This report was produced by the EU Election Observation Mission and presents the EU EOMs findings on the Governor and Regent/Mayor elections in the province of Aceh, Indonesia. These views have not been adopted or in any way approved by the European Commission and should not be relied upon as a statement of the Commission. The Commission does not guarantee the accuracy of the data included in this report, nor does it accept responsibility for any use made thereof.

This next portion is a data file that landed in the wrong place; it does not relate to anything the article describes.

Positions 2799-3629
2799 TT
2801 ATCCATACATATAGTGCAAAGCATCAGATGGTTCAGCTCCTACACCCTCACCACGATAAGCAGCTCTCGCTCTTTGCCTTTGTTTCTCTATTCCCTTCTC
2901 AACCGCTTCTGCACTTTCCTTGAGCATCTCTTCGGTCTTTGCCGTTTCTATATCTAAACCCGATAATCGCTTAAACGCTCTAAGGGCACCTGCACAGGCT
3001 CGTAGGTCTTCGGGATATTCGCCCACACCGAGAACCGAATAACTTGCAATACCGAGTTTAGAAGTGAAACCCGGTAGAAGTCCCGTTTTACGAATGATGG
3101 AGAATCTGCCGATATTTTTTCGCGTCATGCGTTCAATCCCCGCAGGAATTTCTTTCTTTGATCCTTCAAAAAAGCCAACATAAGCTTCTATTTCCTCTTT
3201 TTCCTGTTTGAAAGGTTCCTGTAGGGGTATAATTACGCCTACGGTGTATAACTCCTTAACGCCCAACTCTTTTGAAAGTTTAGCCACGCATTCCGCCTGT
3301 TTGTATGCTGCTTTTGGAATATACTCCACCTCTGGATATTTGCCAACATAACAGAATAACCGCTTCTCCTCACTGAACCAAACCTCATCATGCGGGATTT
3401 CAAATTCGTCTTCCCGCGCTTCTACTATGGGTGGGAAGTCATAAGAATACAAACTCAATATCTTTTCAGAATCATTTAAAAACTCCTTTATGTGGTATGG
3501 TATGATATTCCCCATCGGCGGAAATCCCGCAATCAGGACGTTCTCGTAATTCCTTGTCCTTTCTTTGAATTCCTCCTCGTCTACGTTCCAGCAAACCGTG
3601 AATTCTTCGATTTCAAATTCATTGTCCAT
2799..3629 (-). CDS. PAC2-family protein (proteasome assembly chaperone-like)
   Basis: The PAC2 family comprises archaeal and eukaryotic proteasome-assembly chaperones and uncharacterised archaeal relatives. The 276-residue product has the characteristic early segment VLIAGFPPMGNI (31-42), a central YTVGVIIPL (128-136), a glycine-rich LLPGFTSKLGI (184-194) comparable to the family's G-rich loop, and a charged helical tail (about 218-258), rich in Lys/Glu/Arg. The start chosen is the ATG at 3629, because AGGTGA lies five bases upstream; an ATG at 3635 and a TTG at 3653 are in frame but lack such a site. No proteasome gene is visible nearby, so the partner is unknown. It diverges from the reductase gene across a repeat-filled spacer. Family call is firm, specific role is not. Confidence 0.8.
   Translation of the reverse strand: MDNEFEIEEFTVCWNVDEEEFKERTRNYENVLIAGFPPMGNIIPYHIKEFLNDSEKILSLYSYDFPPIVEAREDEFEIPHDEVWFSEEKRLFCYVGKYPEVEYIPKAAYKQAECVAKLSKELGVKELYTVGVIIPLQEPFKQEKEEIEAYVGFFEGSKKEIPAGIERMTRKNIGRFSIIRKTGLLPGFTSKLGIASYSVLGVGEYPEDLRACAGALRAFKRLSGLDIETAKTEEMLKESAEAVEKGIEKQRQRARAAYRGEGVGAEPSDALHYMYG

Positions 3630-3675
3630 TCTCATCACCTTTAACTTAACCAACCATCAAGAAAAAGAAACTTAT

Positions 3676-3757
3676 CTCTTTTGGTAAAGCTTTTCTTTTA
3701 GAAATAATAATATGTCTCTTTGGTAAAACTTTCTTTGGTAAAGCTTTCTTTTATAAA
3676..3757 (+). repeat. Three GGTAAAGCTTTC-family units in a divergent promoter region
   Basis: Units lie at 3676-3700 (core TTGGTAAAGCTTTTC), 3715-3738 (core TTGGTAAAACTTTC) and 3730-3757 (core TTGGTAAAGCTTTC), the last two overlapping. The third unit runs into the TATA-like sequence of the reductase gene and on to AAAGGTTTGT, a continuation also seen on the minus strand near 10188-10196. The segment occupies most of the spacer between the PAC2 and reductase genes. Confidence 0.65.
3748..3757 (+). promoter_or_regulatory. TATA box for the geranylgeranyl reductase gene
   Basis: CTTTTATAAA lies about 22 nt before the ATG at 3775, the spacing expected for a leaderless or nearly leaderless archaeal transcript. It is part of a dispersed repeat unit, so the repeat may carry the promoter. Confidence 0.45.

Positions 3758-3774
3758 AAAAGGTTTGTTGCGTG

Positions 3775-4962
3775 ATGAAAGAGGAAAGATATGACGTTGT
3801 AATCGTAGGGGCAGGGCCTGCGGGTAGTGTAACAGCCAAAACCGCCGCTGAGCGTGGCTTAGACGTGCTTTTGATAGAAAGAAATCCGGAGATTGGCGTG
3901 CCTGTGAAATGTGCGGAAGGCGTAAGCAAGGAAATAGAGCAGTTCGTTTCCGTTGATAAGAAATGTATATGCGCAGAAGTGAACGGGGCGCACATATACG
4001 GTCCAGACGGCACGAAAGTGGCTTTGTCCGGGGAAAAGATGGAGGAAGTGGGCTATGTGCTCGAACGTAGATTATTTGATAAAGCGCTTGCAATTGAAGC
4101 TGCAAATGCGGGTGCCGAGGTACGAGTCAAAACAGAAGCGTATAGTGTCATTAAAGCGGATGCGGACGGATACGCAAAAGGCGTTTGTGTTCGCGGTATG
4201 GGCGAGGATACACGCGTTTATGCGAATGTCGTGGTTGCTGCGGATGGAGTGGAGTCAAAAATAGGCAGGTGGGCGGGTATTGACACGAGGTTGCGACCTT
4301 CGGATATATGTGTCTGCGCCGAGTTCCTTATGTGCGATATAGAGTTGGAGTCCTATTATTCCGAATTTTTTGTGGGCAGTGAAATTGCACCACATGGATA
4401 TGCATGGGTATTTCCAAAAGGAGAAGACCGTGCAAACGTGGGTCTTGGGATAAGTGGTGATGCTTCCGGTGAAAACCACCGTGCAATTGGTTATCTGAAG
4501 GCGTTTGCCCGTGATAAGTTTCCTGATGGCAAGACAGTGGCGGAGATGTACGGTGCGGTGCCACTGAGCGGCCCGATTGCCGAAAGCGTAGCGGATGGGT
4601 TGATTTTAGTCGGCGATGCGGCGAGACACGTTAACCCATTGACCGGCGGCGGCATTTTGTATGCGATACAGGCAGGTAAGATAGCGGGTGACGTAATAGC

35 Aceh Tengah, and Simeulue relating to the number of unregistered voters and the prevalence of money politics. However, given the margin of victory of the leading candidates it is not clear that this had a substantial impact on the outcome. At the time of writing, three months after the elections no results were aggregated in Aceh Tenggara. Before leaving the province, the EUEOM expressed publicly its concern about the failure of the independent election commission (KIP) of Aceh Tenggara to complete the procedures for aggregation of the results of the 11 December 2006 elections. After more than two months of complaints, legal hearings, threats and a fire that destroyed ballots and results forms of the 11 December 2006 elections, the KIP in Aceh Tengah finally submitted the official results of the election for regent and vice regent of the district to the local parliament (DPRD). However, at the time of writing, in mid March 2007 no official date to inaugurate its new leaders had been announced. In the second round, no formal complaints before or during election day were received. However, the defeated candidate in Aceh Barat, Ir.H Iskandar, complained to the EUEOM that PANWASLIH had allegedly not acted properly on his complain that his rival, M.S. Ramli, conducted early campaign and violated the campaign silence. After the elections, in Aceh Barat, the chief secretary of KIP, Nyak Adam, informed that up to 13 March 2007 they had not receive any formal complaints. One case, however, was addressed in polling station (TPS) No. 16, in the Johan Pahlawan sub district, where some pre-pierced ballot papers had been found during the opening ceremony on polling day. After the polling committee (KPPS) formally invalidated them, they were transported to KIP Aceh Barat, who was still investigating the circumstances at the time of writing this report. In Aceh Barat Daya, the head of PANWASLIH, Zulkifli Thalib, confirmed that on 6 March 2007 the campaign team of candidates pair Sulaiman Adamy, and Munir Ubit submitted one formal complaint to PANWASLIH regarding money politics and one related to alleged under age voting. The complaint on money politics was supported by 20 signed declarations from voters who had received money in 11 villages in all of sub districts of Aceh Barat Daya. As of writing this report, PANWASLIH was still investigating the accusations. At its session on 12 March 2007, it had received 38 complaints. PANWASLIH forwarded 17 to the police for investigation, since the accusations related to criminal offences such as alleged bribery, nepotism and under aged voting. Five complaints initially submitted were withdrawn and another 14 complaints were not substantiated and therefore dismissed by PANWASLIH. Finally, the case of one voter that appeared on two voters list at different polling stations will be forwarded to KIP Aceh.